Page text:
Sri Aurobindo translates Mundaka Upanishad, Chapter 3, Section 1, Verse 9: “This self is subtle and has to be known by a thought-mind into which the life-force has made its fivefold entry: all the conscious heart of creatures is shot through and inwoven with the currents of the life-force and only when it is purified can this Self manifest its power. (The verb vibhavati seems here to have a complex sense and to mean, ‘to manifest its full power and pervading presence.’.)
The prana, or life-force, manifests in the human being with 5 major movements, which operate the major actions of the breath, inhalation and exhalation, as well as eliminative functions, and pervasive functions which operate to move energy through the entire body and to balance the actions of the pranas. The purification of the life-force is required as these pranas are mostly out of balance in some form or another and are driven, through desire, attachment, greed, fear, anger, etc. to great disturbance, which affects the ability of the mind to achieve the serene status of quiet needed to perceive the subtle Self that pervades the entire being and constitutes it.
It is a central tenet of Raja Yoga that Prana represents the link that infuses life into the body and activates the mental powers. This is the universal energy in its individual action. Therefore, by gaining control of the action of Prana in the body, one can gain control over the status of the mind and bring it to that state of quiet receptivity needed to perceive the Self. This led to the development of the practices of Pranayama and is a key element of the spiritual practice of countless seekers throughout the ages.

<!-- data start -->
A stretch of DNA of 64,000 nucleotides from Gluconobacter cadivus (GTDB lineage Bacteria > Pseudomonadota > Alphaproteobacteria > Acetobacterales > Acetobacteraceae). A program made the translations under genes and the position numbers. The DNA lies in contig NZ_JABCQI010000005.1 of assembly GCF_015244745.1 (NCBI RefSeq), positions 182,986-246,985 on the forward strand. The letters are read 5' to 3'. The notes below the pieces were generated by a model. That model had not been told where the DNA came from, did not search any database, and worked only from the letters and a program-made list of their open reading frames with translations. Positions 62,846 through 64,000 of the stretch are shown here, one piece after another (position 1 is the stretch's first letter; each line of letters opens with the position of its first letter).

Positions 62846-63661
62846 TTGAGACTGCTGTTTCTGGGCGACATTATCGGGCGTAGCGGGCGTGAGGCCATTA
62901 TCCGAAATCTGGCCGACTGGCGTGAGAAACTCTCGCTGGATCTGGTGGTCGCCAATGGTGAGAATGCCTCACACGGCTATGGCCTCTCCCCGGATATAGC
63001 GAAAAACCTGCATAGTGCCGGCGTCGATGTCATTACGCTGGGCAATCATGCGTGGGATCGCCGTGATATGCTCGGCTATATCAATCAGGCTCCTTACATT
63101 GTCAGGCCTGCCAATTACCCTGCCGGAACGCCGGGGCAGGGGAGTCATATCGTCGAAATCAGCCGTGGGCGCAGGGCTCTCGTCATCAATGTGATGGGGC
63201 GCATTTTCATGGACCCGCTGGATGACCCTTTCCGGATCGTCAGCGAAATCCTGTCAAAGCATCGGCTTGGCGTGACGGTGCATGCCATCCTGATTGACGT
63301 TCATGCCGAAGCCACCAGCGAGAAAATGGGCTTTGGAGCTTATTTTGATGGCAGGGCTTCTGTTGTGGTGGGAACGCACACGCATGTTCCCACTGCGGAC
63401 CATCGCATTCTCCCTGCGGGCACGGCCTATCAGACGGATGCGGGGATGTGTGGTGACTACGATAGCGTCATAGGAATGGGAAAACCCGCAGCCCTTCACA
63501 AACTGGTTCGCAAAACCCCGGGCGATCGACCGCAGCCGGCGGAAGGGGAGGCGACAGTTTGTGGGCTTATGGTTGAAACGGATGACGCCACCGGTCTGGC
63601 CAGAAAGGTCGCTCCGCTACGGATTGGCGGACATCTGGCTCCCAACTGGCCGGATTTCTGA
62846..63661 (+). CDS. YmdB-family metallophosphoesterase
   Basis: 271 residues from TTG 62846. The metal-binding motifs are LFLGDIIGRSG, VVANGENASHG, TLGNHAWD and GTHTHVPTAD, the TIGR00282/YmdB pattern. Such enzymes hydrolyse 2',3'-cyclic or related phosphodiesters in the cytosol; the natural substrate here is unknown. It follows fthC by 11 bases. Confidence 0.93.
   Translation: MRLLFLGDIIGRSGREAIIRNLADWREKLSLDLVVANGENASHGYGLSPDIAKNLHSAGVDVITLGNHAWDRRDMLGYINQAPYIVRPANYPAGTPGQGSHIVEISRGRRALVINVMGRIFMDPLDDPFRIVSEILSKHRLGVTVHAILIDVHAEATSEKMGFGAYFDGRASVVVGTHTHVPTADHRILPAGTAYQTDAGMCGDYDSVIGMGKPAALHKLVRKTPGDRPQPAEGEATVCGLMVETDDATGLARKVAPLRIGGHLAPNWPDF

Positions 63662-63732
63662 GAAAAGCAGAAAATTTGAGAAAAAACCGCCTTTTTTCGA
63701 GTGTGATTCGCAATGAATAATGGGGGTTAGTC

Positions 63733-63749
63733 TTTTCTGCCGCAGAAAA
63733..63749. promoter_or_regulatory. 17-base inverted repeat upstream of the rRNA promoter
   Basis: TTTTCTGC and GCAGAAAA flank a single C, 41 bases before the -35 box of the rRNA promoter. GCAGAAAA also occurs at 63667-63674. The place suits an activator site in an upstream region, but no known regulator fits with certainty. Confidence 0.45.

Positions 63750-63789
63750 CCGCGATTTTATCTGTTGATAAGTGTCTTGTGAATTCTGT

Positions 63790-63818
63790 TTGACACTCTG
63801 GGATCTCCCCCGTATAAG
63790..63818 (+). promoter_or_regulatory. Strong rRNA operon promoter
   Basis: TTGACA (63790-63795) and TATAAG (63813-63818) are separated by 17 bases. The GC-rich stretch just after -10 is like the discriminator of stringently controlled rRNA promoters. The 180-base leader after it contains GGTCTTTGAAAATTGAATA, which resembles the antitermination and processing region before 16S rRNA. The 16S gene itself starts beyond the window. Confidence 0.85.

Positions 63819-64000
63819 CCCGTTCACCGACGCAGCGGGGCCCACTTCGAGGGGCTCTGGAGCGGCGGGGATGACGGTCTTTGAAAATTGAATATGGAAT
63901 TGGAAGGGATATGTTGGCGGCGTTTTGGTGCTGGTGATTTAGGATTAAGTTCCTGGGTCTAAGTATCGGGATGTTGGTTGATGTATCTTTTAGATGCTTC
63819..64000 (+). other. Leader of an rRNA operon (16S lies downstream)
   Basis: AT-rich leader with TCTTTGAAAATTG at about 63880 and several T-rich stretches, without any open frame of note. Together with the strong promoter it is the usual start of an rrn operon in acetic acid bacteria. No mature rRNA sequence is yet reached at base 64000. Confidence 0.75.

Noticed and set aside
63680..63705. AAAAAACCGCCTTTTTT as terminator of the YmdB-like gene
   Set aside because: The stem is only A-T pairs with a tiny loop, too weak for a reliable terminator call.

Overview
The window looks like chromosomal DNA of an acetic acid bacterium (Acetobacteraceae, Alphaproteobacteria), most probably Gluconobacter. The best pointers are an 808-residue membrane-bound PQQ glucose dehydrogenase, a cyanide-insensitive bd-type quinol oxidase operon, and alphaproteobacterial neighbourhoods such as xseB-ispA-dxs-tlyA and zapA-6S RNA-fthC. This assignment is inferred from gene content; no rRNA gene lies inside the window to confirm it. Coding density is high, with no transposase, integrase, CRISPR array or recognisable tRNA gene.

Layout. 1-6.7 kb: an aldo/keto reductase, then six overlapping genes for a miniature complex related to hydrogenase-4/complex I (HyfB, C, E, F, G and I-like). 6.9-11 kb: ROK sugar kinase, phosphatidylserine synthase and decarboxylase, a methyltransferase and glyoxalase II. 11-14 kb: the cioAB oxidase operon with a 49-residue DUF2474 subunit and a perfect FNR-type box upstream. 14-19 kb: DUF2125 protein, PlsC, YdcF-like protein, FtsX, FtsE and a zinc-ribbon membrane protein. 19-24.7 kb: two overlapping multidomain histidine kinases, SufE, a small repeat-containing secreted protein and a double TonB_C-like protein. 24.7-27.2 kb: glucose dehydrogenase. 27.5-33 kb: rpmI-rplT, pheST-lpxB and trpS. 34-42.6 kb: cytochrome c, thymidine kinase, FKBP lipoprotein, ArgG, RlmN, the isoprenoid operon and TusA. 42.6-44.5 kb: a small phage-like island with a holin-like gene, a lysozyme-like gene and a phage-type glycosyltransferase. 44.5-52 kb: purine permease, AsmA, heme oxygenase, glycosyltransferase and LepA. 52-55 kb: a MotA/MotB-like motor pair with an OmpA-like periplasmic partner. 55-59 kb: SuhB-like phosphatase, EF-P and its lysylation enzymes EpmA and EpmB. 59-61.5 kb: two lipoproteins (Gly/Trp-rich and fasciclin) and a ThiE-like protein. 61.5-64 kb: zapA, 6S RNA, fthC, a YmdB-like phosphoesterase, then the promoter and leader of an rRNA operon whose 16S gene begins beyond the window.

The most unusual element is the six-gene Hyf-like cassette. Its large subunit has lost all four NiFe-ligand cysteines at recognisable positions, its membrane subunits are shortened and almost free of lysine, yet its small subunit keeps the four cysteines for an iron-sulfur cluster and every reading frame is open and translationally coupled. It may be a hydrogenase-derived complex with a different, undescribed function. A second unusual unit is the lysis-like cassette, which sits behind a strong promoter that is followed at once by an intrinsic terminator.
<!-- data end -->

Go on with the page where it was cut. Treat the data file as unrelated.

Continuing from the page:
Purification of the life-force involves the quieting, balancing and harmonising of the action of the five major pranas. When one begins the practice of pranayama, one may observe all the nervous action at the physical level, but one also begins to see the influence of the impacts of the outer world on the mental status. It is the prana that takes on the coloring of the emotions and vital desires and physical needs and all of these things create ripples of energy in the mind-stuff. Yogis recognize that each nervous or emotional status has its own characteristic of breathing, and by consciously controlling the breathing, one has access to bringing the reactions under control. Thus, it is possible through pranayama to prepare the mind-stuff for the serene and glad quiet that is necessary for the Self to manifest its native power without the deformations of the body-life-mind complex.
Sri Aurobindo, The Upanishads, Mundaka Upanishad, pp. 193-210